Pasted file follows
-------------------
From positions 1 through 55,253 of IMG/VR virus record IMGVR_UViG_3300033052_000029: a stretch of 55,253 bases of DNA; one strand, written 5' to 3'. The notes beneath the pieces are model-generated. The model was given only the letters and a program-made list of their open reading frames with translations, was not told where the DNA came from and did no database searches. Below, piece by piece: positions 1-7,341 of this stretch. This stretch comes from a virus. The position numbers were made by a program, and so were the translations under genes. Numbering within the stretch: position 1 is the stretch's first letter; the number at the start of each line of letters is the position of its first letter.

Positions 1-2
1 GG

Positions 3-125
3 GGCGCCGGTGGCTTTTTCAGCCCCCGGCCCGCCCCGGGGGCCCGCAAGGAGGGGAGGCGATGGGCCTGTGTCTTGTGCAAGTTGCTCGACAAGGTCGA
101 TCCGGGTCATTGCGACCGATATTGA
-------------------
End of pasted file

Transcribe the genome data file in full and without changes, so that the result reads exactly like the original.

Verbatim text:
From positions 1 through 55,253 of IMG/VR virus record IMGVR_UViG_3300033052_000029: a stretch of 55,253 bases of DNA; one strand, written 5' to 3'. The notes beneath the pieces are model-generated. The model was given only the letters and a program-made list of their open reading frames with translations, was not told where the DNA came from and did no database searches. Below, piece by piece: positions 1-7,341 of this stretch. This stretch comes from a virus. The position numbers were made by a program, and so were the translations under genes. Numbering within the stretch: position 1 is the stretch's first letter; the number at the start of each line of letters is the position of its first letter.

Positions 1-2
1 GG

Positions 3-125
3 GGCGCCGGTGGCTTTTTCAGCCCCCGGCCCGCCCCGGGGGCCCGCAAGGAGGGGAGGCGATGGGCCTGTGTCTTGTGCAAGTTGCTCGACAAGGTCGA
101 TCCGGGTCATTGCGACCGATATTGA